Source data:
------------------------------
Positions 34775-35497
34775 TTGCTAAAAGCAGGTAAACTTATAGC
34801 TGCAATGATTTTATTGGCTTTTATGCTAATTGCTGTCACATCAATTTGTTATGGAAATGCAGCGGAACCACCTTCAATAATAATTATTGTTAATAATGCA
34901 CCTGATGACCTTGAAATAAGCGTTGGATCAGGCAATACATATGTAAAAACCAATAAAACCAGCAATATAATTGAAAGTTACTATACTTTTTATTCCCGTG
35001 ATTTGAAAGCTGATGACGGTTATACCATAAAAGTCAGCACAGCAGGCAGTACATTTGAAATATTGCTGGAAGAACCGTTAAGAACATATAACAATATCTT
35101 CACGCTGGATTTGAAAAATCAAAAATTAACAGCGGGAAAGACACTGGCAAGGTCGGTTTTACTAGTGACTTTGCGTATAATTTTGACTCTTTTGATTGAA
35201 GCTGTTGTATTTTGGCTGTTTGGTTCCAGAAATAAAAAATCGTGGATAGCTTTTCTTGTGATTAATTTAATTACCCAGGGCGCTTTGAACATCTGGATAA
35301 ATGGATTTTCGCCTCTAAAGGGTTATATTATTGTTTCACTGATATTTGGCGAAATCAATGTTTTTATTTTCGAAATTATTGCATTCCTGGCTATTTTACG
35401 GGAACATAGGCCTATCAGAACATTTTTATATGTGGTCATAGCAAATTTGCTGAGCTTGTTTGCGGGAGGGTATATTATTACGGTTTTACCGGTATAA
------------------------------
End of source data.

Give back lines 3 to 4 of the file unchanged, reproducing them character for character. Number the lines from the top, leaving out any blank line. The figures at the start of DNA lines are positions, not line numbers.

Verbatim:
34801 TGCAATGATTTTATTGGCTTTTATGCTAATTGCTGTCACATCAATTTGTTATGGAAATGCAGCGGAACCACCTTCAATAATAATTATTGTTAATAATGCA
34901 CCTGATGACCTTGAAATAAGCGTTGGATCAGGCAATACATATGTAAAAACCAATAAAACCAGCAATATAATTGAAAGTTACTATACTTTTTATTCCCGTG